For The Millenial Who Feels That They’re Falling Behind Their Peers

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It’s Monday, I’m running late for work and I’m getting distracted by another bright yellow Afro on the bus. I sit on the fence, and then I bottle up my desire to tap on his shoulderto wander away about purple shampoo some DIY methods that might cancel out the orange tones in his hair to reveal a swankier blonde.
The bus-ride is long enough that it offers me, before I fall asleep, a decent interval to calculate my next pay-check if I am to call in sick tomorrow, and a moment to decide on whether getting matching holographic nails with my friend next week is necessarily for me. I open my eyes momentarily and an orthodox Egyptian man takes this moment to complain about ISIS. I listen, and then I chime in, and then the automatic female voice announces that my stop has arrived.

Look away from social Media

It’s Friday and I’m sitting with a friend (and his Instagram followers) at the type of bar that Billy Joel describes in ‘Piano Man’. Every time he reaches for his phone to chronicle this evening, I muse about whether I’m actually offering the spirited time that his subscribers are under the impression. Elton John sings about a Honky Cat in the background, and I too, curate a version of tonight in my phone’s camera gallery. The oak in my my Chardonnay begins to get nauseating when paired with the taste of my lipstick, and I leave for the washroom. There, on the toilet seat, I catch up with snapshots of everybody else’s Friday night. I begin to wonder, “at what point of being truly “turnt up” does one remember to document it to the world?” I conclude that the answer is “never”. I flush the toilet, and then I remember that the moments that I’ve felt most alive are all unaccounted for, as I reach for the sink. I opt to replace my previous drink with a Sauvignon Blancit’s crispier, and I’m learning the difference. I put my phone away.

You and your buddy each have different paths

My friend, he’s a little bit older. He’s graduated, and he’s working in his field. He hates his job a little bit less than I do mine, and plans on rising in the ranks. He’s working on keeping his job for many years, I’m working on losing mine in a few months. We’re investing differently. Gloria Gaynor wails in the background about how she “will survive” and me too, I will, I will, survive, the sudden career anxiety spasm that’s now midway on my spine.  He too, winced, my friend. He’s feeling uneasy. He’s envying my ambition, while I envy his stability. We know that our paths are dissimilar but we panic nonetheless. We’re millenials. We like to hold our stuff up against theirs so that we can compare.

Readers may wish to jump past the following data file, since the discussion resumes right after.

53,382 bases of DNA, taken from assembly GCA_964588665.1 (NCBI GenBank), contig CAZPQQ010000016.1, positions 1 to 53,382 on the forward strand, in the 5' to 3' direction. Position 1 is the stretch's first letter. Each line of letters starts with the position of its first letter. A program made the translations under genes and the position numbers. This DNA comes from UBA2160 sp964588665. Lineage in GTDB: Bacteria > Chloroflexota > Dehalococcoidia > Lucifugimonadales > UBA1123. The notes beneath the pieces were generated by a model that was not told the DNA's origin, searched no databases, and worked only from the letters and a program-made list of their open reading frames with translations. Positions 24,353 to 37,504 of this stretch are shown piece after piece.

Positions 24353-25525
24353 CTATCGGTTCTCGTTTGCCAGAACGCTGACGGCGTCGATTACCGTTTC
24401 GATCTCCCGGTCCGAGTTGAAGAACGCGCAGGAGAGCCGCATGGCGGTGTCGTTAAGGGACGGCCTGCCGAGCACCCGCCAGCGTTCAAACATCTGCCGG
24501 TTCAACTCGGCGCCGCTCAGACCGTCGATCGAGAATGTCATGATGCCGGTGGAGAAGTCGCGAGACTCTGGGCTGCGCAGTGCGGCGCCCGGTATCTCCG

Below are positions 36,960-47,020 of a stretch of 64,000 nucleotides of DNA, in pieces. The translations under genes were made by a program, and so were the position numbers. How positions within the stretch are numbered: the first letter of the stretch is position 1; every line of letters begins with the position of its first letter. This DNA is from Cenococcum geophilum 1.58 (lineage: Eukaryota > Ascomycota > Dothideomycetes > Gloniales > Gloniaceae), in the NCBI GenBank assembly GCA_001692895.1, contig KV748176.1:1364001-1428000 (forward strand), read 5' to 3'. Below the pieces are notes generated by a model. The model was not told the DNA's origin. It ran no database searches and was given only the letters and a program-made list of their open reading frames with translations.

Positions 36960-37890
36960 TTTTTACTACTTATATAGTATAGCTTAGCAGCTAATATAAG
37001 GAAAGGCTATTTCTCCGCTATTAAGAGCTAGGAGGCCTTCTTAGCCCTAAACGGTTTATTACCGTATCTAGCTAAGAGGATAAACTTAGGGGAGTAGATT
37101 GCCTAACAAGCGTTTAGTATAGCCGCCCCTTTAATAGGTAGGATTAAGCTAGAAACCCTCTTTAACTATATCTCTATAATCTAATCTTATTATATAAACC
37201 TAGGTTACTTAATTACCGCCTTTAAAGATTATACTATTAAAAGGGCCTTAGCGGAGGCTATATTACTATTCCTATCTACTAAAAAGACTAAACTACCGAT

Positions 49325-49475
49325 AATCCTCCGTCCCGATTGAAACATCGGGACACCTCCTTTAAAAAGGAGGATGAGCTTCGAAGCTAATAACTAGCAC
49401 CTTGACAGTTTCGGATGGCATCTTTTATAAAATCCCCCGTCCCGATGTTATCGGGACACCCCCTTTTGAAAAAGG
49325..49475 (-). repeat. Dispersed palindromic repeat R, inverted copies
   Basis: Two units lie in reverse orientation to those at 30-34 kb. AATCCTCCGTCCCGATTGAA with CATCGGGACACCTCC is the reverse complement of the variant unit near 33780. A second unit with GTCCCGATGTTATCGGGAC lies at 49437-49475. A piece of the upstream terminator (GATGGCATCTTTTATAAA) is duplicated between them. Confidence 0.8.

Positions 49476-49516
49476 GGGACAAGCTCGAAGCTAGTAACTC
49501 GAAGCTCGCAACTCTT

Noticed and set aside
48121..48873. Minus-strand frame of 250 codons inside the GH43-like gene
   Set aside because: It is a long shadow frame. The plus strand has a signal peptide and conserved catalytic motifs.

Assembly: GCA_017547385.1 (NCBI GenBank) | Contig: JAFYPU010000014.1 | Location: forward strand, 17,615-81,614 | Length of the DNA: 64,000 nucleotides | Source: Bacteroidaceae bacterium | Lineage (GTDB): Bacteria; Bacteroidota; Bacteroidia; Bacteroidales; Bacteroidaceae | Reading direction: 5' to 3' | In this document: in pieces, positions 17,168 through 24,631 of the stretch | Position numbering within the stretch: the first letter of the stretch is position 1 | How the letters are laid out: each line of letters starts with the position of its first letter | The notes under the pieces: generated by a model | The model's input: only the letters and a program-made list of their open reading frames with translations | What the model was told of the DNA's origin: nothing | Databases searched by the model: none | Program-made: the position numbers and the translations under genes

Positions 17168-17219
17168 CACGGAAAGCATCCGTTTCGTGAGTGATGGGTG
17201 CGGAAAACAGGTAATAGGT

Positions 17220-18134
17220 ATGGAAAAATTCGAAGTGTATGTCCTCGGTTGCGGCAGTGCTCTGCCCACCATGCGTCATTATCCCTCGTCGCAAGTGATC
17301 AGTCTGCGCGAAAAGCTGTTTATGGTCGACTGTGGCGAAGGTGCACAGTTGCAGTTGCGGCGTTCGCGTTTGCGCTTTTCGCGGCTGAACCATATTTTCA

It’s the little things

It’s Saturday, and I’m up early to blueprint my empireit’s the phrase that’s replaced “business planning” however i’m now on Instagram. My ‘discover’ feed, for some reason, has isolated recently married women with large hips who work out, and displays their images entirely. I’m scrolling past wedding dresses and pastel-coloured slime; the latter confuses me. I can taste the ribs from yesterday and I’m thinking about the future. I want to live in the present, but my current self is gung-ho. The phone is ringing and the emails are piling up- but somehow, I could feel more alive.

It’s Sunday morning and a good Samaritan shows up with Masala tea. It’s from India. It’s a packaged powder that only requires hot water. I’m extra, so I throw in Irish creme and I begin to wonder if life gets better than this. The beverage is smooth, and warm and round, and authorizes me to leave my body for a moment. I wonder, in this moment, whether it’s normal, even right, for edibles this size to take people places, and  I realize that I’m feeling alive, and that daily moments like these are what I should thrive for instead.

I want to feel alive. Take me back to auditoriums from whose mosh-pits we’d beg, with posters for the lead guitarists to have our babies. Give me more playful interactions, help me let folks go, make me transcend, keep the enemy away.

Give me all of these so that I should know that I, indeed am not falling behind.

 

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5 thoughts on “For The Millenial Who Feels That They’re Falling Behind Their Peers

  1. nairobifringedweller says:

    “He’s envying my ambition, while I envy his stability”. I envy so many of my friends around me who have the gut to stay in a job they don’t like. I dont know how they do it! Indeed our paths are different.
    I am also working on losing my very mundane job soon lol. So your post could not have been better timed! I am all to familiar right now with wanting to feel alive and yearning more playful interactions. Hopefully we will both find what we are seeking 🙂

  2. woeful2016 says:

    I dislike my job and envy my friends for all the travelling they’ve done but I have things going on that they don’t and I don’t give much credence to that envy of me. It’s all a huge cycle of jealousy and showing off. I love social media but it only shows you what people allow you to see, I’m coming to the realisation that everyone is where they are supposed to be and you’ll get to where you’re ultimately going eventually.

  3. AllMusingsMe says:

    I am going through all this too, we truly need to learn to live in the present and cherish those wonderful moments that are hard to document for the world. People live at their own pace, we need to enjoy the ride and stop envying others, our lives will turn out right in the end, I’m sure.

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